I think at the beginning, I was new to (DEI), so I would try to employ best practices. But the thing about best practices is you still have to do right sizing for the organization based on where they are in terms of attitude and aptitude. So if they're not ready for it, even if it's really the best thing that the organization needs, if they're not ready for it, it'll just be rejected. So a lot of it is more about learning and listening, and trying to figure out when are you going to launch certain things based upon where the organization is.
So it's almost basically taking a temperature test of: What can you actually do at this organization? It's kind of an assessment. Even if they're saying they're ready for it, you can kind of look around and see, is that really true? You know, is the staff makeup representative? Are you true to your values? You start making an assessment in terms of readiness and what am I stepping into, but also what do I need to do? And what's the order of implementation to be successful? That has helped me a lot. I've seen practitioners go with best practices, but the organization was not necessarily ready for that best practice. You have to go on the order of what they can handle and then kind of turn up the heat.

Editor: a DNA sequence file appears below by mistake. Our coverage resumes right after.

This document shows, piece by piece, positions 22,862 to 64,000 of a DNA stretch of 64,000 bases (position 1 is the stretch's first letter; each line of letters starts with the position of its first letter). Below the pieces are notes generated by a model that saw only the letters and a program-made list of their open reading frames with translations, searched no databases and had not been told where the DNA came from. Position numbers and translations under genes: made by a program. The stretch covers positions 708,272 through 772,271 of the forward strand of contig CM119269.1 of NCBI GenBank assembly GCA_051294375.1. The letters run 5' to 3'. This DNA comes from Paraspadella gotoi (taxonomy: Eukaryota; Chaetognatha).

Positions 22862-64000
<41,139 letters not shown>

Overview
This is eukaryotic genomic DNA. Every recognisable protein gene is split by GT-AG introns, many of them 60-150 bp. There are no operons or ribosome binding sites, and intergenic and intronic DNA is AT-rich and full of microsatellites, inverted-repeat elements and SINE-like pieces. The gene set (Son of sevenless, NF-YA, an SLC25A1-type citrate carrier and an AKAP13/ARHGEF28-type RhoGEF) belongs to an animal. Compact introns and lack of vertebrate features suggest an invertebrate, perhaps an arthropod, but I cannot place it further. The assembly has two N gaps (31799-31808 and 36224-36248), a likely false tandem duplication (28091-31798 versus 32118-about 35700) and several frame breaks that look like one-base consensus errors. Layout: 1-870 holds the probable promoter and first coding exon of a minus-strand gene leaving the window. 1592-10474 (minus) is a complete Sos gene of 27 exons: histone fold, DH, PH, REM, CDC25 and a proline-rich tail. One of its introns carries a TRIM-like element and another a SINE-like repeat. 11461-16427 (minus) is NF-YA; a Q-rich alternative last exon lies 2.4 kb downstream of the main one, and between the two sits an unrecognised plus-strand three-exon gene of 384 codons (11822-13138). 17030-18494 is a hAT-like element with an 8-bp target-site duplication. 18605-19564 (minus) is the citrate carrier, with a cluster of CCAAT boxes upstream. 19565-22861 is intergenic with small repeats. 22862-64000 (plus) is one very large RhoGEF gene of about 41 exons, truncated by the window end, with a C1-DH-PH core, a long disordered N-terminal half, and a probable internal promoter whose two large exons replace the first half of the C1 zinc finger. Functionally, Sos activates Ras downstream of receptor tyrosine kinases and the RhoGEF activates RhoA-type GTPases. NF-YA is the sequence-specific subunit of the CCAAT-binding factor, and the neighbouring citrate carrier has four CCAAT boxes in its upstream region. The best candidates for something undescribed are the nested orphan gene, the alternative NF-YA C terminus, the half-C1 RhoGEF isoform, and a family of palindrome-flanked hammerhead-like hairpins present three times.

When I was at the Hillary campaign, following the killings of Philando Castile and Alton Sterling, we had these conversations with different folks from different groups about what is the Black experience in America. You think about the Democratic constituencies — we talked to each group about what a day in the life looks like. I would ask someone from the community to share ten minutes a day in your life and we could ask questions and talk and be really vulnerable. That meant a lot to people because it allows you to learn from people's stories. The iteration of that at Uber was the Inclusive Actions Index. Like, what does inclusion feel like at Uber. I worked with a lot of our employee resource groups to understand what inclusion felt like to them.
And then when I roll those two up, now we have what we call at Gusto RISE Bites. So this is more programatized and we've been doing this for over a year at this point, where every Tuesday we talk about any topic relating to the realm of diversity, equity and inclusion. And me and my team find articles, we share those articles and we facilitate conversations. Everyone knows to show up at 2:30 on Tuesdays, Pacific, for this conversation. So you know, maybe it's "What's a name?" You know, we're talking about names and why people sometimes might be an immigrant and change their name, or you might be talking about the anniversary of the Americans with Disabilities Act, you might talk about civic engagement. But basically, it's thematic based on what's going on.